For the Esports Association, the pandemic’s silver lining has been a surge in popularity of the online video gaming club
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When Vishal Naik, a sophomore Mathematics major, joined the Montclair State University community during the pandemic, he knew the ideal college social life wouldn’t be the same over Zoom.
After hearing one of his classmates mention the University’s Esports Association, also known as the Cyber Hawks, Naik decided to check it out since he had an interest in gaming.
“Because I came into [Montclair] in the pandemic, I was kind of a little bit lost. I didn’t know anyone; it was all online. It was really hard to get to know people personally, and joining the esports discord really helped,” Naik says.
Naik is on the e-board of the Esports Association as treasurer and keeps track of all financial spending for sponsorships and events. As a result of the pandemic, the student-created Esports Association has rapidly expanded since its launch in 2019. Players have the opportunity to compete in leagues or tournaments and attend social events where they can bond over their gaming interests.
“I made so many new friends and it’s helped my mental health just being in the discord and talking to people, and every Friday we’ll have a game night. Sometimes we could go all night, like 2, 3 in the morning, but it’s helped my mental health to at least keep me sane during the pandemic,” Naik says.
Marketing Professor Jack Samuels, an expert on entertainment, leisure and gaming, says the gaming industry and esports have been an engaging distraction for many at home.
“There’s been a lot of shifting in leisure activities and everything else because of the pandemic. And esports has certainly been fueled or pumped up a bit,” Samuels says. “You can do it in your house. You can get involved in competitions and make some prize money on some of these games, even online. Of course, the big money is becoming sort of a superstar and appearing at these huge tournaments.”
Esports and online gaming have become so popular that the University now offers a certificate in Game Development.
“We decided to add the Game Development certificate because it was something that students have been asking for,” says Computer Science Department Chairperson Constantine Coutras.
When the shutdown took place in March 2020 and people were stuck at home, Montclair’s Esports Association saw an increase in student involvement. Senior Psychology major Austin McGuire is the association’s vice president and is in charge of building teams and connecting those teams to leagues and tournaments.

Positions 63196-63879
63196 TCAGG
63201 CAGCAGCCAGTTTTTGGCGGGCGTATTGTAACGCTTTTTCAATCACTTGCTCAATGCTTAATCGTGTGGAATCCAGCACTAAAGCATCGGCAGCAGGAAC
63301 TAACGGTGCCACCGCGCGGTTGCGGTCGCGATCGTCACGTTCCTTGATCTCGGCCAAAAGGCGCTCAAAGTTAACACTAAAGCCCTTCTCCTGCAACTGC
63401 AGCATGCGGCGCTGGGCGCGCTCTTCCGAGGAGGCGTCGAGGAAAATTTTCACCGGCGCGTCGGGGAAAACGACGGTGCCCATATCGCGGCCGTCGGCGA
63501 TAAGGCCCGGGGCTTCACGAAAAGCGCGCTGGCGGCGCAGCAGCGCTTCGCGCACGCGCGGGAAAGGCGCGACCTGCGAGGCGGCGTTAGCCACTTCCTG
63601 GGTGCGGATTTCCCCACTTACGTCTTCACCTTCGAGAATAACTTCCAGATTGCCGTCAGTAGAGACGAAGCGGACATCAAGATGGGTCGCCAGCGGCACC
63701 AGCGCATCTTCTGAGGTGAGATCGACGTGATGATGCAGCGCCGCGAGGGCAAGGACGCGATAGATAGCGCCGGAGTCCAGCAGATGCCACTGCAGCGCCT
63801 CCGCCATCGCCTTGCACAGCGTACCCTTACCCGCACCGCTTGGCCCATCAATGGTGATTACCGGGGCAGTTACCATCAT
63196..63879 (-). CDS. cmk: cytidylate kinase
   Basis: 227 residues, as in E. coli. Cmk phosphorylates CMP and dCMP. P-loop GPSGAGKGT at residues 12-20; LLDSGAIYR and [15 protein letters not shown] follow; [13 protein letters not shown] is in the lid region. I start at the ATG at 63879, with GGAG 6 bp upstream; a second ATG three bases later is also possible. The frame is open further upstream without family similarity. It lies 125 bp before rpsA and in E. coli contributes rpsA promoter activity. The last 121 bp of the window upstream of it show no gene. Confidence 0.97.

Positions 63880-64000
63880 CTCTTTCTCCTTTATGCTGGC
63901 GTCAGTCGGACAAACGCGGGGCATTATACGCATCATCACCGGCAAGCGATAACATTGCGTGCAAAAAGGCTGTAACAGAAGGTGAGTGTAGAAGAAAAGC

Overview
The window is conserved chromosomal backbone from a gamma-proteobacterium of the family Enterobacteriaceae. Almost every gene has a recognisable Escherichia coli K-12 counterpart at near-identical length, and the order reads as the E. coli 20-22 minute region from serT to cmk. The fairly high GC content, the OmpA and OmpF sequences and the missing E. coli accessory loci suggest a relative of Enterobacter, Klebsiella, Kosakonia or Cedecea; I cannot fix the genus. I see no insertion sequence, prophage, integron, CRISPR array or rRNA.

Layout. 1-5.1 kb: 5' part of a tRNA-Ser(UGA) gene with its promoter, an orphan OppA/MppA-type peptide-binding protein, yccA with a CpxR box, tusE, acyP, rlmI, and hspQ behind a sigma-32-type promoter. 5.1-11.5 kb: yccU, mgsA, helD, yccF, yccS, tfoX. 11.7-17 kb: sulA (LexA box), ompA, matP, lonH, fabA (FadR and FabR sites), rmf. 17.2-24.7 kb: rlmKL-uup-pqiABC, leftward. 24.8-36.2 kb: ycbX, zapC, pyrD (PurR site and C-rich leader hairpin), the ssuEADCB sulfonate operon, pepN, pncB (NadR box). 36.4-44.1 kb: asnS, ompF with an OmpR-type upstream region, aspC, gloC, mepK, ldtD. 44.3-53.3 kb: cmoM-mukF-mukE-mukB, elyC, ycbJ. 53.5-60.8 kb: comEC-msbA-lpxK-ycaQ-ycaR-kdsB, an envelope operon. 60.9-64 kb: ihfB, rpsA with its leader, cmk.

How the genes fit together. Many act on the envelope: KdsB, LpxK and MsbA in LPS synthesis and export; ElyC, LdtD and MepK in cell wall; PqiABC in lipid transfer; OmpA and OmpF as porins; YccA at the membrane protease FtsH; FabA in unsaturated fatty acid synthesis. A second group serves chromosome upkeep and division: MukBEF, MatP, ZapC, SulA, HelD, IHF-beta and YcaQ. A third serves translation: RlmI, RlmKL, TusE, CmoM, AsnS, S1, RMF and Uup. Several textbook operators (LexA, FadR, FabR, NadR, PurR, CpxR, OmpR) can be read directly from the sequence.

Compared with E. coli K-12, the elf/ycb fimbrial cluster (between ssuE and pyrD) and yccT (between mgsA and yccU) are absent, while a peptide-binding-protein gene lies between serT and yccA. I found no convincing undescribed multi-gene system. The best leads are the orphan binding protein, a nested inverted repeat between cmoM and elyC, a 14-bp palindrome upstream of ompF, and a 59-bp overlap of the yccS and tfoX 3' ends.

“Our numbers have increased a lot since we were lucky enough that we’re one of the few clubs that can go straight online,” says McGuire, adding that a lot of freshmen found the club because it was one of the few meetings online. “They saw us because we were one of the few that were continuously doing emails because we didn’t have any in-person presence.”
The rise in esports has also sparked an interest for those who have a competitive drive. For sophomore Mathematics major Josue Colon, being part of the Cyber Hawks allows him to compete in video games he enjoys playing.
“I was a really competitive person growing up, and I got hurt in middle school and that was the transition into going to high school sports. And because of that, I wasn’t able to play so I ended up just playing video games all the time,” Colon recalls. “During the pandemic, when esports really rose, it became more mainstream and I was able to meet other people with the same goal of ‘I want to get better at a game and we can all play it together and have fun.’ ”
The growing popularity of esports has led non-players to watch others compete. On streaming platforms like YouTube and Twitch, more and more people spent their lockdown days watching, like fans cheering for their favorite teams in the Super Bowl.
As broadcast manager of the Esports Association, Colon is in charge of streaming games on Twitch, which primarily pays for different video games. The Esports Association keeps track of the association’s streaming views, and they have noticed a large increase in participation – both in playing and simply viewing.
“Our numbers went up a lot, and it was pretty interesting to see, which gives me hope that there are a lot of things to do in esports just in general,” McGuire says.
Naik believes that the popularity of esports will continue to grow in the future and that is a silver lining of the pandemic.
“I think it’s gonna keep on going even when the pandemic starts to die down. I think we’re still going to be impacted very positively because [the pandemic] helped us out a lot with growth, and we wouldn’t be as big without it,” Naik says.
To join or learn more about the Esports Association, visit its web page.
Story by Communications and Marketing Intern Rosaria Lo Presti. Photos by University Photographer Mike Peters, unless otherwise noted.
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